The Traditional African Food and Beverage Expo 2019

Posted on 21 February 2019 by Makhosi Mahlangu

Amagugu International Heritage Centre (AIHC) in partnership with the National University of Science and Technology, Lupane State University and the African Food Revolution are hosting the 3rd edition of the Traditional Food and Beverages Expo. Running under the theme ‘MODERNISING INDIGENOUS AFRICAN FOOD AND BEVERAGES’, the expo will focus on current research, manufacturing, culinary artistry and technological advancements in indigenous African foods. It will be held in the majestic Matopos in Zimbabwe.

African Food Expo 2019 promises to be explosive


African foods have had little research and development since the industrialization of food industries. From indigenous fruits to indigenous animal species to insects, there has been very little research on indigenous food products. The bioactive compounds and the mechanization of indigenous food products still remains in its infancy. Only a few food products have attained commercial status such as mopane worms and matemba fish to name a few. The indigenous African food sector offers one of the most unique and undeveloped sectors in modern culinary trends. The mopane worm industry is estimated to be worth US$85million but the custodians of this valuable protein source still do not see the potential optimum value.

A African food jamboree

Traditional food has inherent nutritional value and is highly recommended for a healthy lifestyle. Contemporary society has however seen the emergence of Genetically Modified Organisms (GMO) which have been largely condemned by many African countries. Urban communities across Africa have gradually lost knowledge and skills in preparing traditional foods. This has also been coupled by a lack of access to traditional crops as there is limited agricultural activity in urban communities. While there are market places which sell traditional crops, some homesteads have limited knowledge and skill of preparing various dishes.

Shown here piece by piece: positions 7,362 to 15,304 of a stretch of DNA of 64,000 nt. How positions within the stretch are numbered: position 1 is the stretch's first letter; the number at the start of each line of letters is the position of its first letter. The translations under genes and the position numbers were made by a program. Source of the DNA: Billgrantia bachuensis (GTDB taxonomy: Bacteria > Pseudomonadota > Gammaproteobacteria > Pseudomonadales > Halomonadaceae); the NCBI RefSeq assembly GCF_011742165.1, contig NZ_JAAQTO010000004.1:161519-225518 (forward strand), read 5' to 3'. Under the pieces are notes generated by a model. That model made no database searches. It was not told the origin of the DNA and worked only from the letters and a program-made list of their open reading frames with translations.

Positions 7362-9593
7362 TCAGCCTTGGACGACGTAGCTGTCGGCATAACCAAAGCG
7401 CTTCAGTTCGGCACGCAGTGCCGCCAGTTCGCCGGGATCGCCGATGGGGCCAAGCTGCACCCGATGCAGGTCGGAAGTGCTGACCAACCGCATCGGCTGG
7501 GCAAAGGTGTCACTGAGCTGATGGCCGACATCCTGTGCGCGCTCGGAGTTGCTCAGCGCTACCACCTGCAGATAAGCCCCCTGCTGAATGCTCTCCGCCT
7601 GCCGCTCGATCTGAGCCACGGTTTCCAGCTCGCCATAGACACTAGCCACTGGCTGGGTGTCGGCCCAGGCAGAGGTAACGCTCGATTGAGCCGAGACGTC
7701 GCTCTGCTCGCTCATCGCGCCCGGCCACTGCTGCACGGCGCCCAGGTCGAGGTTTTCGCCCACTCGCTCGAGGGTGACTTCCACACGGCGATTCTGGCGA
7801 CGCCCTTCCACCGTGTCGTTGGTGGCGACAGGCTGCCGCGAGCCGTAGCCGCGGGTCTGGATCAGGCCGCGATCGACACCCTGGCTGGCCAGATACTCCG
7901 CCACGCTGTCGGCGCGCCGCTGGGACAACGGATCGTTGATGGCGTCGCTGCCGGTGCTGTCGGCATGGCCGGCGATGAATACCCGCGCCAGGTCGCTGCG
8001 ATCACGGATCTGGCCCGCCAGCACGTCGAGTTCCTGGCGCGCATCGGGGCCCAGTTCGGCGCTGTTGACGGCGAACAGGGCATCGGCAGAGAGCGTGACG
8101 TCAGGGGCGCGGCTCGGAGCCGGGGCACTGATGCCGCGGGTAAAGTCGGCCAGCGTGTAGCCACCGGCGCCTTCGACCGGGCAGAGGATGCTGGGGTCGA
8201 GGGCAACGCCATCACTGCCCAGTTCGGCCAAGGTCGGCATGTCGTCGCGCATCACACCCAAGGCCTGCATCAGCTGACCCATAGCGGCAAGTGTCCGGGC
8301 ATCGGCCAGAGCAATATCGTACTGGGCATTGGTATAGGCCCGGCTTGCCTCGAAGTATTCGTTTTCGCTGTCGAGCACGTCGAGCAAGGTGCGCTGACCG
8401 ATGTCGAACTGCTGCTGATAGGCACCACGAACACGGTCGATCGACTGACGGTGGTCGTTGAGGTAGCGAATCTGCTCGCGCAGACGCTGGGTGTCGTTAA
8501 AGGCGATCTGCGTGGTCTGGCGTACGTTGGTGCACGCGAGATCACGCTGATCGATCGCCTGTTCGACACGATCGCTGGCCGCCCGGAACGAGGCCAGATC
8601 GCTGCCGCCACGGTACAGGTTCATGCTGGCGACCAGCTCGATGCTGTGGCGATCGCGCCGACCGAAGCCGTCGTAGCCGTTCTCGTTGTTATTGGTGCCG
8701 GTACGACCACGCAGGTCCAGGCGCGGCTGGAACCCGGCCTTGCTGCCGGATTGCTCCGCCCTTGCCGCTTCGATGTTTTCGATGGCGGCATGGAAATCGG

Academia, Industry, Farmers and Chefs under one roof

African dishes have had limited success in the mainstream culinary industry, even considering the surge in the global organic movement. A few meals have made it mainstream such as the mopane worms from Zimbabwe, Akyeke from Cote d’Ivoire, Jollof rice from West Africa, Egusi soup from Nigeria and bitterleaf from Cameroon to mention a few. 

Traditional Ugandan food

The summer and cropping season presents an opportunity for exploration of the various types of dishes that can be derived from cereals, insects, legumes and novel animal products. The ravages of climate change have seen villagers in rural communities harvesting less crops and perpetually exposed to hunger. There has been limited community education on climate change mitigation and in particular the need to embrace drought resistant small grain varieties.

The food expo will bring together experts from the world of African indigenous foods, innovators, agricultural researchers, farmers, investors, food enthusiasts’ artists, exhibitors, scholars and government officials. The Amagugu Traditional Foods and Beverages Expo provides stakeholders with an opportunity to understand indigenous African food in a wider context in technological advancement, culinary artistry and practical applications.


The Expo will contribute to identification and development of Africa’s indigenous foods through nutrient characterization implication of cultural aspects and recipe formulation & documentation.

Mopane worms


The Traditional Food and Beverages Expo will bring together the brightest minds in traditional African foods for three days of engaging presentations, networking, exhibition and business opportunities. The academic symposium has the following objectives:

  • To highlight the challenges and advancements in the development of indigenous African food products.
  • To profile current research from local universities on local indigenous foods.
  • To identify opportunities for further developments and collaborations between universities, communities and industry,
  • To identify and document African foods that can be researched on and developed into viable food products.
  • To bring relevant stakeholders to make a case for policy making in the indigenous African food market.
  • Evaluate the socioeconomic issues related to the use of indigenous food stocks.
  • Educate the wider public, including the average farmer and various stakeholders in the indigenous food chain, on food value chains.
  • To highlight the role played by music and visual arts in developing local food industry.
  • To share key research findings and innovations in the indigenous African food industry.
  • To document key recipes related to African traditional food.


  • Farmers
  • Researchers
  • Chefs
  • Agribusiness
  • Investors
  • Musicians
  • Policymakers
  • Agro Innovators
  • Journalists
  • University students
  • Visual artists
  • Food enthusiasts
  • Society developers
  • Primary and secondary schools
  • Community members